I love to see women grow in confidence

Rosemary Conley celebrates 40 years in the diet and fitness industry this month.  She talks to Ali Herbert about her life, business and faith

You run a hugely successful business – diet and exercise programmes, online TV shows, food products and more – but how did it all begin?
Back in 1971 I started one class in the local village hall where we lived, with help from a few neighbours. That was a really big step and very exciting, but I had no ambition other than to run that one class. Then, because it was so successful, I gave up my job as a secretary and opened more classes. As well as weight loss, we did ‘good grooming’ as we called it, which was basically making the most of yourself and was very popular. Then we added exercise. By 1980 we had around 50 classes running around Leicestershire and they were very well attended.

What made you start that first class?
I’d been overweight and lost a couple of stone myself. I’d been to Weight Watchers and lost some weight with them, but then put it all back again plus more. So I knew what a slimming club did: you get weighed, talk about food and there is an element of companionship in the group. I’d done a ‘good grooming’ course when I was 18 and I’d also been a Tupperware dealer, so I was used to standing up in front of people. On top of that, I was a secretary so I knew how an office ran and, at the time, I was married to an accountant, so I knew I could get the figures bit sorted out. It was putting all these different ingredients together. And people listened and it worked, and they came back the next week and were ecstatic at the results. And I thought, “Well I’m actually enjoying this, and I’m my own boss so that’s very exciting!”

Has your business always been a success and why do you think your particular programmes have caught on so well?
I think it was a combination of things. In 1980 I was approached by IPC Magazines and they bought my business. I ran it nationally for them, but it was a disaster. My marriage failed, the whole thing was ghastly. It was a most unhappy time. I was very bruised when they closed it down and I went back to running my own classes again. Then in 1986 I wrote a book The Hip and Thigh Diet which was published in 1988 and was hugely successful – and it really did work. In 1993 we went back to opening classes nationally, but as a franchise. My time with IPC made me stronger without question and I learnt lots of lessons about how not to do things.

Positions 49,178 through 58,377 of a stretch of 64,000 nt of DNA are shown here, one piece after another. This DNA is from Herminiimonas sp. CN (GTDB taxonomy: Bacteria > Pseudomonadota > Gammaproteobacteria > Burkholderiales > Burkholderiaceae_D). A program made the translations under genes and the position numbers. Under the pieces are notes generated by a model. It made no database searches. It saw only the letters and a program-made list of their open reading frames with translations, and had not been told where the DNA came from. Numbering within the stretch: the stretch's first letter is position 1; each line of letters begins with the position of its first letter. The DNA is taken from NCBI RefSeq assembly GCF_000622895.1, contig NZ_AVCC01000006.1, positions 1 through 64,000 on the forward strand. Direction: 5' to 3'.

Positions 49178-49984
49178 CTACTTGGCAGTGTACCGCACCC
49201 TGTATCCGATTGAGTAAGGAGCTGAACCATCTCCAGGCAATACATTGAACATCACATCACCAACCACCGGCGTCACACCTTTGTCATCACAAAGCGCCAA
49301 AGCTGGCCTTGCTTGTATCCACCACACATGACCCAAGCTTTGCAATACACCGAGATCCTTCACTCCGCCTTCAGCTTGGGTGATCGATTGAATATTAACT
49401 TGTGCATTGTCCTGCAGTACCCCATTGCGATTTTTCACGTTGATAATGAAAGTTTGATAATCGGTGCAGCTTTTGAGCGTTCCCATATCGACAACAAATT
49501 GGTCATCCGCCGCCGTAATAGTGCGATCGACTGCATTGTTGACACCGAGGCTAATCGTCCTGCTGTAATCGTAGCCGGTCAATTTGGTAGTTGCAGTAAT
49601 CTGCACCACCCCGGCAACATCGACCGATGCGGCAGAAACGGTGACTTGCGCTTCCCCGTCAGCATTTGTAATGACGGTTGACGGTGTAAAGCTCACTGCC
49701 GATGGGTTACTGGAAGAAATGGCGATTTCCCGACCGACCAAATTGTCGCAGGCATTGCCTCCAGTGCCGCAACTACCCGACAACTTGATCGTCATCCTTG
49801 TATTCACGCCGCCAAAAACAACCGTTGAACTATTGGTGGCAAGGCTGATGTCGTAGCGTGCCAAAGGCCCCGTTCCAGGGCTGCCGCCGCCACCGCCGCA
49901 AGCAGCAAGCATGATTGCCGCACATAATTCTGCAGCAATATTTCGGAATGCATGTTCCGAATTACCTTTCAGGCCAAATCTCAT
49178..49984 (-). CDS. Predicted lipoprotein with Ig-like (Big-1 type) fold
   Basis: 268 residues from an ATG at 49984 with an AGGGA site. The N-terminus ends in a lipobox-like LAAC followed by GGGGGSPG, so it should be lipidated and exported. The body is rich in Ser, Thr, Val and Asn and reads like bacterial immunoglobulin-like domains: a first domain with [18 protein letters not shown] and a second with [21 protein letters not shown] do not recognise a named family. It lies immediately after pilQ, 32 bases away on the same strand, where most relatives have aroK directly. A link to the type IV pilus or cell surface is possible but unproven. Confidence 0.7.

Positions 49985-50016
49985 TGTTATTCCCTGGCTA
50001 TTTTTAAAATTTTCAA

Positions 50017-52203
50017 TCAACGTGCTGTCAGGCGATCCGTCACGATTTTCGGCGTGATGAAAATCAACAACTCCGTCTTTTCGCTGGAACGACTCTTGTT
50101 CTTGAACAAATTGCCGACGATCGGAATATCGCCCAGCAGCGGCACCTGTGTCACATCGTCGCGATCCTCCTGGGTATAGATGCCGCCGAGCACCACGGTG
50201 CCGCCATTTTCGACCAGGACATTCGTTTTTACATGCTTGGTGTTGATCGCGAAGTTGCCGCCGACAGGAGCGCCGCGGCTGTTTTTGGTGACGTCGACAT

I’ve also combined the two elements of diet and exercise. There isn’t anybody else who does both because they are quite difficult and separate. I’m not an academic and I’m not interested in taking degrees, but I’ve qualified as an exercise teacher and have surrounded myself with brilliant experts who check everything that I do, so what goes into my books is really sound.

Did you have a healthy upbringing?
I think I would consider it a healthy upbringing. I was quite a sickly child because I had terrible asthma – I still have it. As a child they didn’t think I’d live beyond 10 years old and I spent three months in hospital when I was eight. But my parents were always active and we ate good food at home. While there were cakes around, we didn’t eat biscuits – and of course we didn’t eat lots of fried and fast food that is readily available now.

Do you think the nation’s diet has changed a lot?

Oh without a doubt. I was born just after the war and the aftermath of that was felt for years. I can remember seeing ration books and there was no doubt that you were careful about what you spent. My father would grow our own vegetables and he would be endlessly working in the garden – which was his full-time hobby outside of running his business. Life is very different now.

These days we are also significantly less active in our everyday lives because we drive instead of walking or cycling, and when we get to our destination we’re likely to be sitting behind a desk or screen. So now we have to actually go and do something: join the gym or go to a class, or buy the Wii Fit. So instead of activity being your lifestyle, it has to be something you bring into your life, almost like a hobby.

Is it a fine line between looking and feeling good, and becoming obsessed?